Comparing the observed expenditures in RA patients to the overall arthritis and other rheumatic conditions reported by Yelin et al (8), it is evident that the per person average and incremental expenditure in RA is much higher, and as its subgroup, RA exerts a significant proportion of the net economic burden of arthritis and other rheumatic conditions on US health care. Yelin et al estimated that the aggregate incremental expenditures attributable to arthritis and other rheumatic conditions increased from $64.8 billion USD in 1997 to $80.8 billion USD in 2003 (8, 46). By inflation adjusting these estimates (8, 46) to 2008 USD using the medical component of the consumer price index, we get approximately $99 billion USD as the aggregate incremental expenditures attributable to arthritis and other rheumatic conditions. Ignoring the gains due to advances in health technology and the availability of new therapeutic treatments between 2003 and 2008, the incremental expenditure attributable to RA ($22.3 billion USD) seems to contribute approximately 22.5% of the entire incremental medical expenditure burden ($99 billion USD) attributable to arthritis and other rheumatic conditions. Given that the economic impact exerted by arthritis and other rheumatic conditions is similar to that of a moderate recession, the individual contribution of RA in this context is enormous (46).
These results should be interpreted with caution as they may be plagued similar to a prevalence-based cost of illness analysis. From an economic perspective, marginal costs (or cost effectiveness) of DMARD treatment are much more informative as compared to the incremental expenditure associated with RA. For example, even if a cure for RA were discovered, it does not necessarily imply that we would save the $22.3 billion USD additionally spent on RA patients. Essentially, the costs associated with the cure and remission would remain. However, our estimates of incremental expenditures associated with RA do inform rheumatologists and other providers, policy or decision makers, and payers how these dollars are currently spent in the treatment of RA patients.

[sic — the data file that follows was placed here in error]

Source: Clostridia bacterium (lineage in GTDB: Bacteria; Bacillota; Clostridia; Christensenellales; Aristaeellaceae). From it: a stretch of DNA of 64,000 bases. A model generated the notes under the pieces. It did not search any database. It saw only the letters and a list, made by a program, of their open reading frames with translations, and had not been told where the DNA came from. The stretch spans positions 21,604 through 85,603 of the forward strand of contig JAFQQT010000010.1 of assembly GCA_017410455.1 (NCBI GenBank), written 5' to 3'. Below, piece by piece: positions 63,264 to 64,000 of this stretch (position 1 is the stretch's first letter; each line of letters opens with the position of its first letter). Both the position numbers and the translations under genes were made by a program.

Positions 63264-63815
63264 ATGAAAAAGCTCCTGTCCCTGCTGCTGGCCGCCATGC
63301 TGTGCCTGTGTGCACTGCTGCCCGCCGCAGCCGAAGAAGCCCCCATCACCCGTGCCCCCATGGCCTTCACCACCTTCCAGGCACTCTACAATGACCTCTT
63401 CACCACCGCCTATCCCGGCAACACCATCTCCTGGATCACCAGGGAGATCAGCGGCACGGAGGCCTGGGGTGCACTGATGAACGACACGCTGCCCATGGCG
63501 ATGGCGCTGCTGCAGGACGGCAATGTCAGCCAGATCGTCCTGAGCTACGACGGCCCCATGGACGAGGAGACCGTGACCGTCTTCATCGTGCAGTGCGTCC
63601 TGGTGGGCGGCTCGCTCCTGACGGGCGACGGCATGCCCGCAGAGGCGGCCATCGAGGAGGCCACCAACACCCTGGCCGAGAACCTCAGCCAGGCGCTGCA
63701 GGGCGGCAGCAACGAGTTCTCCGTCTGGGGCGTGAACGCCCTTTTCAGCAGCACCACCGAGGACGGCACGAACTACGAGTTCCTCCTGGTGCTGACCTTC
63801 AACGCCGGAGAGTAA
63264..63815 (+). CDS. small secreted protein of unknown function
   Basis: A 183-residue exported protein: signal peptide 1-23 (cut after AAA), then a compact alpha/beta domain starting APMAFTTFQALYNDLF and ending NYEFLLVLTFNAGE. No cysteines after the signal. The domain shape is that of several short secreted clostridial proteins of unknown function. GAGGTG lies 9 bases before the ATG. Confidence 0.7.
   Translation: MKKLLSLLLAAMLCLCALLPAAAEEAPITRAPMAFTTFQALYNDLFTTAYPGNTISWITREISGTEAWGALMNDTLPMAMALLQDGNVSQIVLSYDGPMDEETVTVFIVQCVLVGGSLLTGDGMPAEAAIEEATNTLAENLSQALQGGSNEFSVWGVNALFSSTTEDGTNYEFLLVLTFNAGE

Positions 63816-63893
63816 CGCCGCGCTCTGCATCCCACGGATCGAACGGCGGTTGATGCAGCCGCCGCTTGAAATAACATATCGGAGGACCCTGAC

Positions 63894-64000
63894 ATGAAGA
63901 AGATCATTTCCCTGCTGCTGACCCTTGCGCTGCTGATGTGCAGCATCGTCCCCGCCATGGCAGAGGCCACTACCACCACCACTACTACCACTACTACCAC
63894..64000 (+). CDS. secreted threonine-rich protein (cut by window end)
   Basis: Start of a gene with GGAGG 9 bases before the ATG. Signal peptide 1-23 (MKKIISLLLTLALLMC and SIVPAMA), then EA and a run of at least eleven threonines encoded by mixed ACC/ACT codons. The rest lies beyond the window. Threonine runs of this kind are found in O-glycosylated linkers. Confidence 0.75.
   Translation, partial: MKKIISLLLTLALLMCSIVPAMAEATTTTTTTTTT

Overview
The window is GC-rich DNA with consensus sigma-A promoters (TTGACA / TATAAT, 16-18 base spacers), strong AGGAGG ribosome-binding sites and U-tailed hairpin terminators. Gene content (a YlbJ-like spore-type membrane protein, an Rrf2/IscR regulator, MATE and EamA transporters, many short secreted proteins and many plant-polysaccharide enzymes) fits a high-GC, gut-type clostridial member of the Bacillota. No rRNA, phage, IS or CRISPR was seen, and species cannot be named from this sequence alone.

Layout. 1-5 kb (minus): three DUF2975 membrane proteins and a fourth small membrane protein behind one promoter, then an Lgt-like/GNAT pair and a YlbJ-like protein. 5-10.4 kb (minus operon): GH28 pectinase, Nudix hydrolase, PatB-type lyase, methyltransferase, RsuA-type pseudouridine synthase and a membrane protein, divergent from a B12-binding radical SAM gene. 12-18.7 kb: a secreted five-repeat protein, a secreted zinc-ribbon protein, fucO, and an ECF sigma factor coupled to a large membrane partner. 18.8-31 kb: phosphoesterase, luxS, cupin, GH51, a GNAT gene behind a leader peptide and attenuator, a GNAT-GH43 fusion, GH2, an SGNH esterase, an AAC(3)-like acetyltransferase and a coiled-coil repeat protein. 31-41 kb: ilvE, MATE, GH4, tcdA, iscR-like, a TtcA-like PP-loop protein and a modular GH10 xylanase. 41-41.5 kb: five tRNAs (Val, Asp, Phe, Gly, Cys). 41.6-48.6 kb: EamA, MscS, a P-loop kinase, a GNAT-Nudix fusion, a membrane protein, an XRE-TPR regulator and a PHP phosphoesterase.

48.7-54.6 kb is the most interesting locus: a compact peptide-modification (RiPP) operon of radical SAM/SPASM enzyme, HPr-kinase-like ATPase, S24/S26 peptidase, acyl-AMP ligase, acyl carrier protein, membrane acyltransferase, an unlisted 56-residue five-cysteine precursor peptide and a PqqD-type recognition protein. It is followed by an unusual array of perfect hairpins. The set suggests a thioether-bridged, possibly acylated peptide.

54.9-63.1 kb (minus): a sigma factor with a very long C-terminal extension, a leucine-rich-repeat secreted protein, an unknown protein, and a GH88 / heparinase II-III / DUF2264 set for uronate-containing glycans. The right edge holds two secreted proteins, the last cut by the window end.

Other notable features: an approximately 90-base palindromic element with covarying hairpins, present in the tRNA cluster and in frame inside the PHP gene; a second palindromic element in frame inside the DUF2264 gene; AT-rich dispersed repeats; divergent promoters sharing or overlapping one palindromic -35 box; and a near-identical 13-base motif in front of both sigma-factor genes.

There are potential limitations related to the retrospective observational study design. Since MEPS is based on self-report, prevalence estimates of RA and other chronic conditions may be misreported and this could vary systematically by cohort status, race, and ethnicity. In RA, disease progression and disease severity are important factors that can lead to heterogeneity of estimated costs, although our study could not control for these effects. We also study patients at a single point in time, whereas a longitudinal study could reduce the effects of unobserved confounding and provide insights to the long-term burden posed by this debilitating disease. We have only estimated the expenditure models using GLM with log link and gamma distribution; hence, changing the econometric models using different link functions could change the results. For example, although misspecification of the gamma distribution would only lead to efficiency losses, misspecification of the log link used in the study could produce biased results.
Finally, our study only evaluated the direct medical expenditure associated with RA, which only provides a lower bound on the true societal burden imposed by this disease. Due to its chronic nature, coupled with long-term disability occurring during a patient's most productive period, the indirect costs associated with RA are significant (47). Indirect costs such as productivity losses and time spent by family members and caregivers to support the patient can be 3 to 4 times higher than direct medical expenditure, and is a greater burden on society (47). Additionally, the intangible costs of pain, fatigue, lowered self-esteem, or other psychological problems imposed by RA are also significant economic burdens on society. Future studies should additionally incorporate productivity losses and health-related quality of life decrements experienced by RA patients in longitudinal nationally representative cohorts.
Despite these limitations, our results show that RA exerts substantial incremental economic burden on US health care. Furthermore, in less than a decade, the primary cost driver for RA has shifted from hospital expenditure to pharmacy expenditure. To reduce the impact of the incremental pharmacy expenditure in RA, future health policies should be designed to promote judicious use of the expensive biologic agents in the patients most likely to benefit from these agents and limit treatment only during the phases of the disease when the biologic agents can be most effective and are necessary.